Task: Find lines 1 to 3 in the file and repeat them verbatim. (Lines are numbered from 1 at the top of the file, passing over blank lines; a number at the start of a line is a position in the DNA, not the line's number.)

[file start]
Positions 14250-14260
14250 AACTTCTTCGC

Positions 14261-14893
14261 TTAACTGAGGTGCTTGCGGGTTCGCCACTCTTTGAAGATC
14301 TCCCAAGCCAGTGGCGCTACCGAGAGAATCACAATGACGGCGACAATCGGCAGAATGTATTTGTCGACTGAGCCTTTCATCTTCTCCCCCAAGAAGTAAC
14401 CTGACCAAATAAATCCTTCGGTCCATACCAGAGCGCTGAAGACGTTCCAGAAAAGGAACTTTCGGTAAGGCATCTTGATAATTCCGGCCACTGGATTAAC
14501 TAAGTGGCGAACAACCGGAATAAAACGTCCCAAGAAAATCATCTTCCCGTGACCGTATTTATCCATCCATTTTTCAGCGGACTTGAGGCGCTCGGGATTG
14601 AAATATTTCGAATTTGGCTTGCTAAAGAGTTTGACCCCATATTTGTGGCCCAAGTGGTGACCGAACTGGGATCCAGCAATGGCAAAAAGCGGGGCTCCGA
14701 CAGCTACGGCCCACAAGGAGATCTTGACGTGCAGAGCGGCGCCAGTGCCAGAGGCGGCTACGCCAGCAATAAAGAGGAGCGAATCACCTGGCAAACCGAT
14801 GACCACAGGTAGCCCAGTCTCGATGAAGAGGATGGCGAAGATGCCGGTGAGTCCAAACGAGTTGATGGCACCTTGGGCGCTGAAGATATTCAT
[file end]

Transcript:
Positions 14250-14260
14250 AACTTCTTCGC

Positions 14261-14893